41.
PARTICIPANT MUST KEEP TRACK OF ARRESTEE SEQUENCE NUMBERS





When submitting Arrestee Segments (Level 6) or Group “B” Arrest Reports (Level 7) with Segment Action Type of A = Add Arrest, the participant’s data processing software must keep track of the correct value to assign to Data Element 40 (Arrestee Sequence Number). Normally, the first arrestee should have a value of 01. But when there are multiple arrestees for the same incident, the next sequential number would be assigned by the participant. Submitting Arrestee Segments with duplicate numbers will result in a Segment Already On File error message.





(651, 661, 751)





The corresponding error message and text should be added to the Error Numbers and Messages section on page 126:



651
ARRESTEE DATA ALREADY EXISTS





When a Group “A” Incident Report has two or more arrestees (Level 6), the identifying fields cannot contain a duplicate. In this case, two arrestee segments were submitted having the same entry in Data Element 40 (Arrestee Sequence Number).


Two additional error message numbers and their corresponding messages should be added to Volume 4. The following text should be added to the bottom of page 124:

618
DATE CANNOT BE ON OR AFTER THE INACTIVE DATE [YYYYMMDD] OF THE ORI





The UCR Program has determined that an ORI will no longer be submitting arrest data to the FBI as of an inactive date. No arrest data from this ORI will be accepted after this date.


The information below should be added to the bottom of page 130:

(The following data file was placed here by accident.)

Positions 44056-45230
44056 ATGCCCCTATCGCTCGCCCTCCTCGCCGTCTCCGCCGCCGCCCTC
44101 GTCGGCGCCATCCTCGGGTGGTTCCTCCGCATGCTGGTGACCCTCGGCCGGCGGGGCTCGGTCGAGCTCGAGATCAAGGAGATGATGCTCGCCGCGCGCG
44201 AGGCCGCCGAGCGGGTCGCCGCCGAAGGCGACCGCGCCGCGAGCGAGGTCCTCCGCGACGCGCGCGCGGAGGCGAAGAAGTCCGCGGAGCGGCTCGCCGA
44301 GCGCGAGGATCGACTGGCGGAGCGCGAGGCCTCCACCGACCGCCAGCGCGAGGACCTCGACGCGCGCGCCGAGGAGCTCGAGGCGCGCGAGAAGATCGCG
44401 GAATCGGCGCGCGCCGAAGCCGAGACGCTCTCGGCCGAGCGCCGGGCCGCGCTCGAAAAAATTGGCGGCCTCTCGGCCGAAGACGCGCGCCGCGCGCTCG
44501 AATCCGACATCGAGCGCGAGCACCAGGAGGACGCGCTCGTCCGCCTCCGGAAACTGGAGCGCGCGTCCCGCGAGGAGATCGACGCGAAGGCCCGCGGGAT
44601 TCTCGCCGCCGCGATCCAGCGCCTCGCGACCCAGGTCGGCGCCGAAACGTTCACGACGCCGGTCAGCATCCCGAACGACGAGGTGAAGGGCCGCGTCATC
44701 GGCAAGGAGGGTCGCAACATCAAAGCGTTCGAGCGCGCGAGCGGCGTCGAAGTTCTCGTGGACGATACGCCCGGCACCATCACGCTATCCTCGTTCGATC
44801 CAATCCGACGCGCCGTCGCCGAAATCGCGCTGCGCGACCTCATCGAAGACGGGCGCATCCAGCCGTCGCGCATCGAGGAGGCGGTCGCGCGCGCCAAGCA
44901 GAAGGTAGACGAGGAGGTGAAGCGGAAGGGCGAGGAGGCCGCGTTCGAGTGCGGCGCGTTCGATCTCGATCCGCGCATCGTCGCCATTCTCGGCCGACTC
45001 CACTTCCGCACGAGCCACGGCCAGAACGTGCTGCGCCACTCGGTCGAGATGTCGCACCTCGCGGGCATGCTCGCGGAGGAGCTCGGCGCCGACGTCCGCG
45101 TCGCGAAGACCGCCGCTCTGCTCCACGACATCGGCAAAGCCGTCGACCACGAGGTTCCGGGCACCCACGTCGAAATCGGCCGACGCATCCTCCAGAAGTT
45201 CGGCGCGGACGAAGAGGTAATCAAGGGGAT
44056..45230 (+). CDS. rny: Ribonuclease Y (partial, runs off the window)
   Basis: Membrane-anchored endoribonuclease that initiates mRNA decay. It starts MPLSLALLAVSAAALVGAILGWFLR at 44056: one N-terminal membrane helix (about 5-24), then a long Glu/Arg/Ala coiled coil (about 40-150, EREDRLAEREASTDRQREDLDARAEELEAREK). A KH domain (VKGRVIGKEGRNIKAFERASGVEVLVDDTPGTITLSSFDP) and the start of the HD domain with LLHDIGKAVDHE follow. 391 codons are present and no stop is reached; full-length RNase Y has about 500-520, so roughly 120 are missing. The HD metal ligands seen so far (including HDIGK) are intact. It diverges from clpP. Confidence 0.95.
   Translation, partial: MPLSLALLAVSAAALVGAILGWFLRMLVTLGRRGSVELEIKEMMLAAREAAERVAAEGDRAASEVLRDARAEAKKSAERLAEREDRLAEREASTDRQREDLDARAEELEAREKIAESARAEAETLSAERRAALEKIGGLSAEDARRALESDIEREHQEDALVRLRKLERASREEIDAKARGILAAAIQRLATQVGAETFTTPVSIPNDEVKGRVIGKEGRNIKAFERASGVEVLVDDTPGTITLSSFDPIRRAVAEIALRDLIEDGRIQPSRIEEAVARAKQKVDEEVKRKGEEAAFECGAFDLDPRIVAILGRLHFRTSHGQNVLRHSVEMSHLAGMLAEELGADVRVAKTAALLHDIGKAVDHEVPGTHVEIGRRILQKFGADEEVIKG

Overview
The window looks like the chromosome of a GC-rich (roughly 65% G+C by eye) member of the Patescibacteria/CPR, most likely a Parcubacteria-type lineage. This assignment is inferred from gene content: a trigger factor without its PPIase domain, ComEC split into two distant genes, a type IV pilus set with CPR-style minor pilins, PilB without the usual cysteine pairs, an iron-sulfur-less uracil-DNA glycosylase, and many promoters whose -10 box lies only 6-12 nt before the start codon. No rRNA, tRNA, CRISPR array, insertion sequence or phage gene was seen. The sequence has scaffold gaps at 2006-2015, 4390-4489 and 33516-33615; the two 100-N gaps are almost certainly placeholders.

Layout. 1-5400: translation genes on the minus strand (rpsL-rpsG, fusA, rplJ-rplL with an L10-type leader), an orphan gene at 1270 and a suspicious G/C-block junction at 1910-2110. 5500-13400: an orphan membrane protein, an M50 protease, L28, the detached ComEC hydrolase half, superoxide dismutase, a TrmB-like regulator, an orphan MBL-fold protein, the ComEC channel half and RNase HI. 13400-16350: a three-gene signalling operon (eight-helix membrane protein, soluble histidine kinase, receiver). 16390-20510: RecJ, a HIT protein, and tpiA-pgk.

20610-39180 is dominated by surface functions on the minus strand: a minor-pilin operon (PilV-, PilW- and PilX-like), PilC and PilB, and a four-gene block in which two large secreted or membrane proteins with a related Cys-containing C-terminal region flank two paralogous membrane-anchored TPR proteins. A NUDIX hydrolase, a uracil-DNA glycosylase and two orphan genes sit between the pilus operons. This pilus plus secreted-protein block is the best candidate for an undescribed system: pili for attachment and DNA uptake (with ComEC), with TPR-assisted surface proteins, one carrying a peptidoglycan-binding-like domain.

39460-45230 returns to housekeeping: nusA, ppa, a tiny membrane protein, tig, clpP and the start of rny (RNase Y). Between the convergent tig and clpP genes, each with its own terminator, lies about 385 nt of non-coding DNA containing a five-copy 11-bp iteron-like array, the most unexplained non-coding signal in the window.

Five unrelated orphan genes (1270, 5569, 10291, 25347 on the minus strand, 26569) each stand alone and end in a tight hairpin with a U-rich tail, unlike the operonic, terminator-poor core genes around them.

718
DATE CANNOT BE ON OR AFTER THE INACTIVE DATE [YYYYMMDD] OF THE ORI





The UCR Program has determined that an ORI will no longer be submitting arrest data to the FBI as of an inactive date. No arrest data from this ORI will be accepted after this date.


Conversion of NIBRS Data to Summary Data (September 1999)

The Group “A” offense of 09B Negligent Manslaughter was inadvertently excluded from the list of Part I offenses in the Conversion of NIBRS Data to Summary Data publication (September 1999), page iii. The corrected excerpt of page iii, with the offense of 09B Negligent Manslaughter shown in bold between the offense codes of 09A and 11A, appears below:

When converting NIBRS data to Summary data, only one offense is taken from each NIBRS incident. The offense to be reported is selected based on the Hierarchy Rule, which ranks Index offenses from high to low as follows:

NIBRS offense code:
09A - Murder and Nonnegligent Manslaughter

09B–Negligent Manslaughter

11A–Forcible Rape

120–Robbery

13A–Aggravated Assault

220–Burglary/Breaking and Entering

23A–23H–Larceny-theft

240–Motor Vehicle The